Toddlerhood is a fun, yet challenging period in your child’s life. Toddlers are curious and are generally easy to entertain. As a parent, you probably know how quickly things can turn around: one minute you are playing with your child, the next he is on the floor kicking and screaming. Toddler tantrums are disturbing for parents to witness, as it seems like the child is out of control; and for a brief period, he truly is. Tantrums are an essential part of development. While time outs are a popular discipline option, they may not work well for younger children (1 to 3 years). Many other tools exist to help your child. Here are 4 ways you can handle your toddler’s tantrum.
1. Redirect with something fun
Toddlers tend to have very short attention spans. During a tantrum, you can use this to your advantage by distracting him with something else. You could try redirecting with a favorite toy, cars driving by the house, a favorite activity, or some silly faces.
2. Offer a cuddle
Sometimes, it may seem like there is no way to reason with you child. When children are upset, they have great difficult hearing you and sometimes even seeing you. In this case, a cuddle can be very powerful in bringing your child out of a tantrum. Since a tantrum feels like a loss of control, offering some reassure via physical comfort can calm him down quickly. You can melt away all the frustration and anger with a simple hug.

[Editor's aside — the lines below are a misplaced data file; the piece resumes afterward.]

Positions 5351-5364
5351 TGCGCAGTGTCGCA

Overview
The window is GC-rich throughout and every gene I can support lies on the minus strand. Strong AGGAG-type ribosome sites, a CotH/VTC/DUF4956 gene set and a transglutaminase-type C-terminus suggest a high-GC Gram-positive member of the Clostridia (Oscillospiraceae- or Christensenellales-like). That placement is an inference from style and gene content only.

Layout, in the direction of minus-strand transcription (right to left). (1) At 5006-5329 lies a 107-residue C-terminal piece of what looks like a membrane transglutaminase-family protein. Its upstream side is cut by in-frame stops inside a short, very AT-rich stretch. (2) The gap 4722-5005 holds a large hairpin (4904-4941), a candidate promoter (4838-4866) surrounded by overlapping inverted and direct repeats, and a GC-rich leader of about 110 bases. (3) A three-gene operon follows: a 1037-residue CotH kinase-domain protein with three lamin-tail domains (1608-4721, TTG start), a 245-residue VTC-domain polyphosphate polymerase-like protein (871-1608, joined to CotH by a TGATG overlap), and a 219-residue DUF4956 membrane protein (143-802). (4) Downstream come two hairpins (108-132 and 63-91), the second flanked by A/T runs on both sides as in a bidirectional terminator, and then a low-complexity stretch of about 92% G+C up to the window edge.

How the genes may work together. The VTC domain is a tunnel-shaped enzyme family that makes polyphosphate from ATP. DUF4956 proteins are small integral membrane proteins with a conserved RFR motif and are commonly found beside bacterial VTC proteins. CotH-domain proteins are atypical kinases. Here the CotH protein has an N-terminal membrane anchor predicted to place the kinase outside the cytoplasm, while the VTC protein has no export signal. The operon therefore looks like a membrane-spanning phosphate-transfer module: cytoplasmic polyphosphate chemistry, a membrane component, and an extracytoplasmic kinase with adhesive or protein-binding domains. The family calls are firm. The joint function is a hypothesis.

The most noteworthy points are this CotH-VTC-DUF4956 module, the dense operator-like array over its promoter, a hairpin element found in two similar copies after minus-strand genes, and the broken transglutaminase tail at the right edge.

3. Ignore the crisis
There are times when your child may have a tantrum in order to get your attention. If this is the case, ignoring your child’s antics may be the best way to deal with the crisis. You are the best judge of your child’s character so if you know a particular tantrum is meant to get your attention, you can make it clear that it will not work. Use this moment to teach your child that a temper tantrum will not get the attention he seeks. As long as you know your child is safe, it is ok to let him let out his frustration without your intervention.
4. Be consistent
Children have the ability to learn very quickly when tantrums get them what they want. Ensure you are consistent in your discipline methods and do not give in even when your child is being incredibly persistent. For example, if you say no to him having a cookie before dinner, you must stick with the rule. The minute your child learns he will get a cookie by throwing a tantrum spells disaster for you. You will likely feel overwhelmed from hearing the same question over and over again but stick to consistency and tantrums should diminish over time once your child understands you will not change your mind.
Tantrums are challenging to deal with. Things can escalate quickly and finding what your child will respond to make take some trial and error. Children generally outgrow the frequent tantrum phase by the age of three so try to remember this next time you are feeling completely overwhelmed; there is light at the end of the tunnel!
How do you prefer to handle your toddler’s tantrums?